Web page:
Home / Opinion / Columns /  Seven stages of our collective response to a pandemic
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It is now received wisdom that an individual recovers from a personal crisis, such as a divorce or bereavement, through a seven-stage process. Denial, fear, anger, bargaining, guilt, depression/frustration and acceptance. I would like to postulate that society as a whole goes through a similar process when confronted with a crisis like the ongoing pandemic that affects large numbers of people. Of course, at any given moment, individuals will appear to be at different stages of this process. We each know of deniers and dare-devils among us, but two years on, as a society, we appear to be somewhere between frustration and acceptance.

Scientifically, a pandemic typically concludes with an end(emic) game. In societies, it usually concludes when absurdities abound and humour makes its way in. The pandemic has been no joking matter, but humour is an essential coping mechanism for handling adversity and is critical to getting beyond the acceptance phase. Look just a bit beyond the obvious, and irony and humour appear to be acting as ‘vaccines’ everywhere.

The World Health Organization (WHO), in its infinite wisdom and after consultation with its member countries, decided to name the variants of Sars-CoV-2 after letters in the Greek alphabet. A “variant of concern" is decided based on the virus’s properties: how easily it spreads, associated severity of disease, diagnostic ability, therapeutic medicines, performance of vaccines and other public health measures.

The WHO is currently monitoring a handful of these variants named Alpha, Beta, Gamma, Delta and Omicron. Most people have only a hazy recollection of the Greek alphabet. The early letters that have some role in high-school mathematics are better recognized. As the 15th letter, omicron has no such name recognition, even though it has some uses in advanced mathematics and astronomy. The WHO is continuing to monitor some other variants that include epsilon, eta, iota, kappa, zeta and mu, though for the moment they do not appear to be of concern. Revealing its smarts, the WHO decided to skip the letters Nu and Xi altogether. It did not want to confuse the public with ‘Nu’ conflicting with the ‘Novel’ moniker that this coronavirus has. And since the very purpose of adopting a naming convention was to disconnect the virus from its place of ‘origin’, the WHO astutely stayed away from using ‘Xi’. So, we have arrived at Omicron, the ‘o’ of the Greek alphabet. The next letter in the alphabet is ‘pi’. People are drawing comfort from the fact that the value of pi famously has a ‘non-repeating’ decimal. Alas, it is also non-terminating. The WHO has not yet communicated what it would do if we needed to go beyond the 24 letters in the Greek alphabet or indeed whether it would resolve to use only one of ‘phi’, ‘chi’ and ‘psi’ to avoid phonetic confusion.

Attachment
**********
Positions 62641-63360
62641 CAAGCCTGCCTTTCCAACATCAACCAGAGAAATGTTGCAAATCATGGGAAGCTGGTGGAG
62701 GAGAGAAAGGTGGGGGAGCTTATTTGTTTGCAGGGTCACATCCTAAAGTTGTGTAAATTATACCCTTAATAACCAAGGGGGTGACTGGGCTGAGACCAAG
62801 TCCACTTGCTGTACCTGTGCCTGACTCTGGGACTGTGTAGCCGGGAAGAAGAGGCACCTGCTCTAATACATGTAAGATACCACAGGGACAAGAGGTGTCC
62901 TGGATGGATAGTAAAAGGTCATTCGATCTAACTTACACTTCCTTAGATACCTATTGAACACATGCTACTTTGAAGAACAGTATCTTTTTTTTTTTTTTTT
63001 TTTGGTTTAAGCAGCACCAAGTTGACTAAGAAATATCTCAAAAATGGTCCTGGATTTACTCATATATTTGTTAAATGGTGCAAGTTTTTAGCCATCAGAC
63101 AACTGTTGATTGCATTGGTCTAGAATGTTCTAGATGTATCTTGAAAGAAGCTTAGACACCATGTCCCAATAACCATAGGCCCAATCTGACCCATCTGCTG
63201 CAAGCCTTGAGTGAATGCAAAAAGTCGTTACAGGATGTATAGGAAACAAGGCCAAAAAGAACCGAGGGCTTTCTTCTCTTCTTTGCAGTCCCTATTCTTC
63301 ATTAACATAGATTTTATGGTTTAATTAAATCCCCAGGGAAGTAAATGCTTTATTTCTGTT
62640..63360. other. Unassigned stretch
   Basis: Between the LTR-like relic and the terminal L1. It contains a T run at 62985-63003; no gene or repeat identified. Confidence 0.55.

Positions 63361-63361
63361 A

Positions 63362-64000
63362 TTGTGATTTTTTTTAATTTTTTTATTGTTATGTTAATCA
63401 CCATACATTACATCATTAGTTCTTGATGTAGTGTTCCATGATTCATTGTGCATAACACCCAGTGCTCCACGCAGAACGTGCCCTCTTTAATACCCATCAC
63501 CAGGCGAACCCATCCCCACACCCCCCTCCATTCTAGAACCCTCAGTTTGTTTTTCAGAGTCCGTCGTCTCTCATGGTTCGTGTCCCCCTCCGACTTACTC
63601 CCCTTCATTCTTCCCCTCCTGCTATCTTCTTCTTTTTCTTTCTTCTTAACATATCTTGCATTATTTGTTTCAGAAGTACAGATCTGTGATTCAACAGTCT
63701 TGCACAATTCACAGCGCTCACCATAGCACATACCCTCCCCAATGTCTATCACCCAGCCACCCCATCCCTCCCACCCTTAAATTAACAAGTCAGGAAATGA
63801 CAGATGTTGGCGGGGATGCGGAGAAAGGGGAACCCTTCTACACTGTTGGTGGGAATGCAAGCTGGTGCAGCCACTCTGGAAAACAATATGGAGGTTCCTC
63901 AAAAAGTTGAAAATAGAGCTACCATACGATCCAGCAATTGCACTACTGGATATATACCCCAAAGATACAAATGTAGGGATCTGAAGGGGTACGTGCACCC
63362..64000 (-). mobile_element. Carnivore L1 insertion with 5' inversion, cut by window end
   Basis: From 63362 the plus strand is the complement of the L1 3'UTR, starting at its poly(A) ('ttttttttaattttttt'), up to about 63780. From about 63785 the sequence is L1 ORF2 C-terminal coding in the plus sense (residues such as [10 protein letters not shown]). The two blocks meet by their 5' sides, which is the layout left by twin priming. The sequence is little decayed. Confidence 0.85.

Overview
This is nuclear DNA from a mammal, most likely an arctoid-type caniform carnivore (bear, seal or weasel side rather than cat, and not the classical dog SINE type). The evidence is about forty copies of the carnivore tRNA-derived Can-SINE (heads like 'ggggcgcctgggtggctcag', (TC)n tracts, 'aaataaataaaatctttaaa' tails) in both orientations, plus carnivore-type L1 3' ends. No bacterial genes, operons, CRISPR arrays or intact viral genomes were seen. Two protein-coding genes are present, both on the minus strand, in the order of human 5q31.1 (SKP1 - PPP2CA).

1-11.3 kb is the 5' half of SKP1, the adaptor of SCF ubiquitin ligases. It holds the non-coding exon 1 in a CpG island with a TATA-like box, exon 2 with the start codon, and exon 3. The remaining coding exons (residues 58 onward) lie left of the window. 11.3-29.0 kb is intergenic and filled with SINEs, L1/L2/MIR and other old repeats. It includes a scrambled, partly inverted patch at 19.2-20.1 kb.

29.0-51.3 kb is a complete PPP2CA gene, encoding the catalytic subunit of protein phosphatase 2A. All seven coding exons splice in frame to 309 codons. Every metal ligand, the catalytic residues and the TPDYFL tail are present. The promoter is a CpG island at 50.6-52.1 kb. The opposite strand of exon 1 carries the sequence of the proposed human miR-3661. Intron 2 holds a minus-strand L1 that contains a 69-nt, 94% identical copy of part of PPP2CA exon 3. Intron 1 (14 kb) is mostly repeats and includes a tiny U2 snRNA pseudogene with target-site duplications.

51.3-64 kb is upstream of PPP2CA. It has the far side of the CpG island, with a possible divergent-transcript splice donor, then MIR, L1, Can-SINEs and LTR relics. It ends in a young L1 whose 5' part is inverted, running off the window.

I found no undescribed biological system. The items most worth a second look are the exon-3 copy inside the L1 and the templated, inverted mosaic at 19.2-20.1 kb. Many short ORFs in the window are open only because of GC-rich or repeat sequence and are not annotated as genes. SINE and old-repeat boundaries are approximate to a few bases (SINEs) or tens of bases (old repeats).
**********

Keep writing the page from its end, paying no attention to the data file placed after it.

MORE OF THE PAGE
Society today reflects itself best through memes on social media. Did you know that ‘meme’ is short for ‘mimeme’, an ancient Greek word for ‘imitated thing’? British evolutionary biologist Richard Dawkins used the world ‘meme’ to represent an idea or style that spreads by means of imitation from person to person within a culture, often carrying a symbolic meaning. Wikipedia adds that “ a meme acts as a unit for carrying cultural ideas, symbols or practices, that can be transmitted from one mind to another through writing, speech, gestures or other imitable phenomena with a mimicked theme. Supporters regard memes as cultural analogues to genes, in that they self-replicate, mutate and respond to selective pressures."

The novel coronavirus and societal memes, with their shared Greek heritage and inbuilt virality, appear to bear genes of the same cluster.

Hundreds of memes are doing the rounds. Common themes relate to alcohol, eating, facial expressions, war, extra-terrestrials observing earthlings, and re-purposed Bollywood dialogues. The war metaphors are particularly ironic because they celebrate ‘inaction’ as a way to conquer this threat. Paraphrasing Lord Kitchner, who was secretary of war in the British Cabinet during World War I, the phrase “your country wants you" has been replaced with “your country needs you to stay at home." For Indians unused to the idea of personal space, social distancing has been a bemusing discipline that’s nigh impossible to adhere to. Jostling for space at the Kumbh Mela in the North or the Melmaravathur Adiparasakthi temple in the South is more our modus operandi than maintaining a polite six-foot distance. The second season of the popular Family Man streaming show has its protagonist, RAW agent Shrikant Tiwari, masked and distant. TV vigilantes seem to have picked up that the mask was photoshopped on.

Memes do not age well, but often represent the moment perfectly. Memes are akin to inside jokes for a group of people who care about the same thing. Covid has been a big theme. The seven stages of a society in crisis are evident from the ghostly towns during our early lockdowns and gallows humour amid last year’s Delta wave to today’s semi-adherence to protocols for Omicron.

And so, as another New Year gets underway and Omicron rages on but hopefully gives way to a more benign pi, take strength from the absurdities and humour of it all. And don’t forget to socially distance yourself, mask up and wash your hands. Repeat.

P.S: “An internet meme is a hijacking of the original idea. Instead of mutating by random change, memes are altered deliberately by human creativity," said Richard Dawkins.

Narayan Ramachandran is chairman, InKlude Labs. Read Narayan’s Mint columns at

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